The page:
Extreme Justice (1993) – Review

3 Stars

An official unit working under the protection of the LAPD consisting of ten men, all highly decorated officers with a habit for disciplinary trouble are recruited to take down the worst offenders in the city. The squad performs its violent duties without interference from internal affairs investigations and media reporting. The death squad known as the S.I.S. division aka Special Investigation Services is led by veteran detective Dan Vaughn (Scott Glenn) and a rogues gallery of fellow officer/killers.

A liquor store holdup results in the death of the culprit and one of the valued members of the elite force. So Vaughn must recruit his former partner Jeff Powers (Lou Diamond Phillips) to take the vacant spot on the team. Powers’ track record is outstanding but his methods have been judged as too harsh, making him a perfect fit for his new assignment with the S.I.S. Before long it becomes apparent that the crew has no intention of stopping crimes, they are solely interested in murdering criminals, mostly in cold-blood. It’s an interesting dilemma that the picture only half explores, who is the criminals and who are the cops becomes a blurred line for all involved.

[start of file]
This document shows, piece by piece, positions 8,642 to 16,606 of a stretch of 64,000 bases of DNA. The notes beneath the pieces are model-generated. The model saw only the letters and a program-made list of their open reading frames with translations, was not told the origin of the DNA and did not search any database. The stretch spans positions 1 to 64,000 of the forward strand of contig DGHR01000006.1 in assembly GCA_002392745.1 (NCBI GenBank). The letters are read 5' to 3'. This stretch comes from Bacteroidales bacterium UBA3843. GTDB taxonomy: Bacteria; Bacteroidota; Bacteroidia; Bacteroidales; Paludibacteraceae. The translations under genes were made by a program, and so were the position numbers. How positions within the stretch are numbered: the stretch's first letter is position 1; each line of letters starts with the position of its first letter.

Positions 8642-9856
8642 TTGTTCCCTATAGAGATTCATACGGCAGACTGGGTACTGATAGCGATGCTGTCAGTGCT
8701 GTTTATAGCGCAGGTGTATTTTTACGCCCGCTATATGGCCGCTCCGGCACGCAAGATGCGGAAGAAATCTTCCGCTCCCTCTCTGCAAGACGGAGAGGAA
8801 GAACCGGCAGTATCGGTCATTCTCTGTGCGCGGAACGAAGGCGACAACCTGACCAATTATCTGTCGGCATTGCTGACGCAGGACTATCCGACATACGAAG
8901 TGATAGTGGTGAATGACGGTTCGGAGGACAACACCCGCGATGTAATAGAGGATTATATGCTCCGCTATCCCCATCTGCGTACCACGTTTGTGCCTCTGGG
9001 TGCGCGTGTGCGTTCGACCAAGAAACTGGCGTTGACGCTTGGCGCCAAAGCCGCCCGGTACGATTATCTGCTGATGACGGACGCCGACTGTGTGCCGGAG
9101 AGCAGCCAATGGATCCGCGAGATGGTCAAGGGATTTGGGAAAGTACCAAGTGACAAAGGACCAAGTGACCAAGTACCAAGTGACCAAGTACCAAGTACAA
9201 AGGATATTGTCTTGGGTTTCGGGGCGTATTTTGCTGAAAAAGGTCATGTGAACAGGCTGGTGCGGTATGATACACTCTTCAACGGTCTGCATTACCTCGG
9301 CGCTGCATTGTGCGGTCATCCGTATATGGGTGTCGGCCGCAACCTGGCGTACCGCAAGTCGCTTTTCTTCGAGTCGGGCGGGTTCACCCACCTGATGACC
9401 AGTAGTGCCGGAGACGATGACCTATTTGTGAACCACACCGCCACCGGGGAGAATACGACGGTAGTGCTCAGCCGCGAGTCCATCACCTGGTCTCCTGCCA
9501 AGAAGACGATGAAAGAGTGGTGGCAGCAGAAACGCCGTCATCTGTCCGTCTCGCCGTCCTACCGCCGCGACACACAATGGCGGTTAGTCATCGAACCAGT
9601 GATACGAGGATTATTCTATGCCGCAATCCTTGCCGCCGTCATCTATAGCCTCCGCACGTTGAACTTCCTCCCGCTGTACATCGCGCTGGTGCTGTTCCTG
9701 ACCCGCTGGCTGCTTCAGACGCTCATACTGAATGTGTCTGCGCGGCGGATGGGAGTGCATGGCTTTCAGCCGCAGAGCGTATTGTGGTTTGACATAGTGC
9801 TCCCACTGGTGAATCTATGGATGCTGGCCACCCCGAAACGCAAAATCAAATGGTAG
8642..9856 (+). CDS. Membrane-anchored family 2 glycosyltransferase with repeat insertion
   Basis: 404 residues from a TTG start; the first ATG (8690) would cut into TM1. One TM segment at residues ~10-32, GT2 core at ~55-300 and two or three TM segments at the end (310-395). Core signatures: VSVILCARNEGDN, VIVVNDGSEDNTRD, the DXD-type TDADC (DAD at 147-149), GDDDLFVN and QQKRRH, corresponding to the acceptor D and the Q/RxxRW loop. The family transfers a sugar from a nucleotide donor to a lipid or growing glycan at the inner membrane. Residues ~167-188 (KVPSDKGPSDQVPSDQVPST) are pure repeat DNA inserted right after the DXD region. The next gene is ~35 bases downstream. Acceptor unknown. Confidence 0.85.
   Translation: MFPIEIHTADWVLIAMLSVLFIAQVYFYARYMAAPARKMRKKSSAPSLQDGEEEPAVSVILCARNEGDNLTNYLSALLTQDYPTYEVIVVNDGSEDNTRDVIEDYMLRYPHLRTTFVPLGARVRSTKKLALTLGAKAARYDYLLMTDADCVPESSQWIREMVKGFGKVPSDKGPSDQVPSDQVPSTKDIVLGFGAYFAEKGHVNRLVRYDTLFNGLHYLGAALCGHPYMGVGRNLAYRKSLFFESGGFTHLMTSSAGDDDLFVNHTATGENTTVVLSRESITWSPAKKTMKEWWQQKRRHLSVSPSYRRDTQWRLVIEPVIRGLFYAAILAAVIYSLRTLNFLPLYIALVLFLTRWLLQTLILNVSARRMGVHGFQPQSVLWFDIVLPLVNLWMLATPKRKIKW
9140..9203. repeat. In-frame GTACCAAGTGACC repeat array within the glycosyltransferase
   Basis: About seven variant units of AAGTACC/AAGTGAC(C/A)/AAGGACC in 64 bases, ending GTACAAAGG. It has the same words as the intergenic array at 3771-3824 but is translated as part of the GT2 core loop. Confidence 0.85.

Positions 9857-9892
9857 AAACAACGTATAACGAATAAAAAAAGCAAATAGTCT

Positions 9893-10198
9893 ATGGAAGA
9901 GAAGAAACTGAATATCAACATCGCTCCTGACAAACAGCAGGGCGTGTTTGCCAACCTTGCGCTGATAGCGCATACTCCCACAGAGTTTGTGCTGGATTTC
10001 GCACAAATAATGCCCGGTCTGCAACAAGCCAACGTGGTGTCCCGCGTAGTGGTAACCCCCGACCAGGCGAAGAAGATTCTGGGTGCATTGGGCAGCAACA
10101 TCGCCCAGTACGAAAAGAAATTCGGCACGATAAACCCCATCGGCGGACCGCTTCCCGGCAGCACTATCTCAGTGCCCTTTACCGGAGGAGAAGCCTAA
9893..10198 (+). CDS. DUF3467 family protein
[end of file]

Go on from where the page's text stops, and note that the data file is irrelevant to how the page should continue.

Extreme Justice has been directed by Mark L. Lester, probably best known for Commando and Class of 1984. Lester has assembled a quality cast that carries the film further than would have been the case with lesser actors. Scott Glenn is particularly appealing as the recently divorced head honcho and mastermind behind the squad’s assignments and death dealings. Movies like this are rather common today in the wake of Training Day, Rampart and so on. Extreme Justice can be viewed as a precursor to those titles, but with a more action-oriented angle. Star Lou Diamond Phillips is in need of a serious haircut, but his verbal tangles with Glenn are reminders at the emotional depth shown in La Bamba and rarely seen since.

Director: Mark L. Lester
Stars: Lou Diamond Phillips, Scott Glenn, Chelsea Field

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